This past Fourth of July, Independence Day, a remarkable thing occurred to me.
Although the Declaration of Independence, after over two centuries, is unreadable (due to the poor preservation techniques used in the 19th century) - an engraving of it made 179 years ago is quite readable today.
Yet, a recent email from Robert Goodman sharing his experiences in closing out his 50 year Engineering business mentions the various flavors of media (3 types of 8" discs, 5 types of 5.25" discs, 3 types of 3.5" discs, 2 types of zip media, and CD's) and the impossibility of reading it all. "Why save this stuff", he asks?
Even if you could read the data from these media (there are service bureaus which specialize in reading old and unusual media - for a price), the odds are that there is no currently available software that could read and render the data files reliably! Could MicroSoft Word open and print a document created with a Wang word processor 20 years ago? Could the current version of ANY Word Processor reliably render a document created in version 1.0 of that program without having to fiddle with fonts, margins, indents, pagination, headers and footers and automatic numbering?
Is there any hope of our current files being readable and reliably interpretable in 180 years?
Another issue is availability. If the Declaration were done in today's word processors, perhaps with a nice font and digital signatures, would it be available to 'the people', or only to those who could buy the hardware and software required to read it?
Wouldn't it be wonderful to have full access to and control of your own information?
It's interesting to watch as governments struggle with these questions, because AEC firms share many of the same issues at a smaller scale.
Most recently Dr. Edgar Villanueva, Congressman of the Republic of Peru has proposed Bill #1609 (currently in committee) in an attempt to assure:
The methods of achieving these goals are:
"To guarantee the free access of citizens to public information, it is indispensable that the encoding of data is not tied to a single provider. The use of standard and open formats gives a guarantee of this free access, if necessary through the creation of compatible free software."
To guarantee the permanence of public data, it is necessary that the usability and maintenance of the software does not depend on the goodwill of the suppliers, or on the monopoly conditions imposed by them. For this reason the State needs systems the development of which can be guaranteed due to the availability of the source code.
To guarantee national security or the security of the State, it is indispensable to be able to rely on systems without elements which allow control from a distance or the undesired transmission of information to third parties. Systems with source code freely accessible to the public are required to allow their inspection by the State itself, by the citizens, and by a large number of independent experts throughout the world. Our proposal brings further security, since the knowledge of the source code will eliminate the growing number of programs with *spy code*. "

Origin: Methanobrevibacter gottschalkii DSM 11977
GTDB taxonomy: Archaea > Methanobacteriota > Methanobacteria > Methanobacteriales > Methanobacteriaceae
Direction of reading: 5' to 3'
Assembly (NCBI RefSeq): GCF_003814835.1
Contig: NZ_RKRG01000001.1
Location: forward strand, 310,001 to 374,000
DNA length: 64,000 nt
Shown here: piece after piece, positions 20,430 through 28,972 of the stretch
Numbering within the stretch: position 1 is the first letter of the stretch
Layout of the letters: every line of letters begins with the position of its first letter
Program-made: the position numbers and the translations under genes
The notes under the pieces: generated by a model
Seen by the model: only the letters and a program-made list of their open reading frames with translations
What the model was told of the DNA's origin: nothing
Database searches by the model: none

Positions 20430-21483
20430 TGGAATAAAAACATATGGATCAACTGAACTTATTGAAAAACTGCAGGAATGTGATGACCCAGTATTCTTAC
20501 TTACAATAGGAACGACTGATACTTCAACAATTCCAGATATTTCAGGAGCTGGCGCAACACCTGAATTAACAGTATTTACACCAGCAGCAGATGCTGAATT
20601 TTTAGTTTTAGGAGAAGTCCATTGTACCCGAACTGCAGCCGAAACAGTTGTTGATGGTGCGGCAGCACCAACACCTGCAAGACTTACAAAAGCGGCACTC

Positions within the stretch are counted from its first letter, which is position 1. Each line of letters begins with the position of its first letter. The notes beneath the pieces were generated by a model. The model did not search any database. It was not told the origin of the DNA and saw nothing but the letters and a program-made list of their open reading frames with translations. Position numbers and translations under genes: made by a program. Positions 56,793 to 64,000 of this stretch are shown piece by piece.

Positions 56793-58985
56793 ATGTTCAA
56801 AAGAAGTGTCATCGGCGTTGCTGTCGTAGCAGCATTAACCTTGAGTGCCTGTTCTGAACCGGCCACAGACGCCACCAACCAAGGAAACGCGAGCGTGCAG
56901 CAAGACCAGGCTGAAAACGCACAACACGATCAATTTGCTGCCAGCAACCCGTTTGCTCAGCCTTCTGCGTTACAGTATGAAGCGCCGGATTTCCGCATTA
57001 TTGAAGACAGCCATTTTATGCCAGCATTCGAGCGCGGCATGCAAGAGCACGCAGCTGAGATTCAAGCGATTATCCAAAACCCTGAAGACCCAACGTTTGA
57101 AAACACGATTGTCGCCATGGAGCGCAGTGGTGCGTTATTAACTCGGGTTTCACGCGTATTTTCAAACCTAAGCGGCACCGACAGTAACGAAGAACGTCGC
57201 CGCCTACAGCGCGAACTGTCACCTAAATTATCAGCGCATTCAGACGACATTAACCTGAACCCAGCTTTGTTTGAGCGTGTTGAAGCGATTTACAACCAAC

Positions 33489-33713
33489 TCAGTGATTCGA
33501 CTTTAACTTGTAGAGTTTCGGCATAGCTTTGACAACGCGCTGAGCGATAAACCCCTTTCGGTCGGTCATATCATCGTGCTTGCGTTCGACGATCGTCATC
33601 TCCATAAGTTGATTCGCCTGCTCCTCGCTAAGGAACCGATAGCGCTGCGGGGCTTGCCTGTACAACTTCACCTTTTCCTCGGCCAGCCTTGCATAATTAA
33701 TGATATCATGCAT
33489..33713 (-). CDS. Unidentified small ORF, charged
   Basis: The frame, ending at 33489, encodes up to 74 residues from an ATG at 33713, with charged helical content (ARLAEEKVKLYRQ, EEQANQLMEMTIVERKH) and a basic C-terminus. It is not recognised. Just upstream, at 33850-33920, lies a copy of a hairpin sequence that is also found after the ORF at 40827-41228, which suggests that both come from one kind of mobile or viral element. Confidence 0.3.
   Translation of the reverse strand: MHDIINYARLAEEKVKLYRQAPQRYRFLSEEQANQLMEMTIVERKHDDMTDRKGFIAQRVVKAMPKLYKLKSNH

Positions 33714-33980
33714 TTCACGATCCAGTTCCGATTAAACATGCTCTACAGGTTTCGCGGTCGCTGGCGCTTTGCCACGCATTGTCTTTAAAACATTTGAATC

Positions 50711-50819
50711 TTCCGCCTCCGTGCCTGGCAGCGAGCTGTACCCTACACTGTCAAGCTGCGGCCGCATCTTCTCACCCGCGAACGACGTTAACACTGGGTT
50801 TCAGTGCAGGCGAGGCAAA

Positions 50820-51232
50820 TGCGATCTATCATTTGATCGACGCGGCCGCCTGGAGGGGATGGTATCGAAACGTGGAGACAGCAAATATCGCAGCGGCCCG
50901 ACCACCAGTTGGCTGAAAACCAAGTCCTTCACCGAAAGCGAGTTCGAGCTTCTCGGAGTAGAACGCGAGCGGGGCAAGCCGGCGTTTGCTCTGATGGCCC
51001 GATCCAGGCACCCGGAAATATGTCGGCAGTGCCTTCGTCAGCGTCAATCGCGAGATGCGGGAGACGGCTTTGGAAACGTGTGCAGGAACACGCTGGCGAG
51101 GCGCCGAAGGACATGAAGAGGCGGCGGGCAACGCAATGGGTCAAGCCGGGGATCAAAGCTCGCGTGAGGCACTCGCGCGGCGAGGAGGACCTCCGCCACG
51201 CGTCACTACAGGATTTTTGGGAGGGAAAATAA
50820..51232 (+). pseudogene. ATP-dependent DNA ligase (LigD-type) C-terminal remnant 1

Open data formats, free access to that data, and elimination of software vendor's control of systems and data.
(Quotes throughout this article are excerpts from the Congressman's eloquent response to Microsoft's letter of concerns regarding the bill. Both documents are widely available on the web.)
These rules, if passed, will not dictate software use in the private sector.
In response to Microsoft's concern that such a bill is anti-competitive, the Congressman responds:
"It is necessary to stress that there is no position more anti-competitive than that of the big software producers, which frequently abuse their dominant position, since in innumerable cases they propose as a solution to problems raised by users: "update your software to the new version" (at the user's expense, naturally); furthermore, it is common to find arbitrary cessation of technical help for products, which, in the provider's judgment alone, are "old"; and so, to receive any kind of technical assistance, the user finds himself forced to migrate to new versions (with non-trivial costs, especially as changes in hardware platform are often involved). And as the whole infrastructure is based on proprietary data formats, the user stays "trapped" in the need to continue using products from the same supplier, or to make the huge effort to change to another environment (probably also proprietary)."
This trend in favoring open-source software (not necessarily freeware or shareware - just code and data formats accessible to the owner of the information) is being seen throughout Europe and Asia. Additionally, the latest versions of OpenOffice (www.openoffice.org) and the StarOffice Suite (which is based on OpenOffice) use the public XML file format.
Team oriented businesses like the AEC industry needs open-source data formats for CAD, Word Processing, Databases and Spreadsheets - and by extension software applications that don't tie us to a particular software maker or version and the constant upgrade hell they force us into. Let's hope this is the beginning of a trend that flourishes, and we start buying software for the features we need rather than for their compatibility with our old files and those of our associates!
Are you using open source data formats yet? E-mail me at firstname.lastname@example.org to let me know.
Michael Hogan, AIA - head chiphead at Ideate, provides custom
web solutions and provides consulting services to the AEC industry in Chicago.
He welcomes comments by e-mail at email@example.com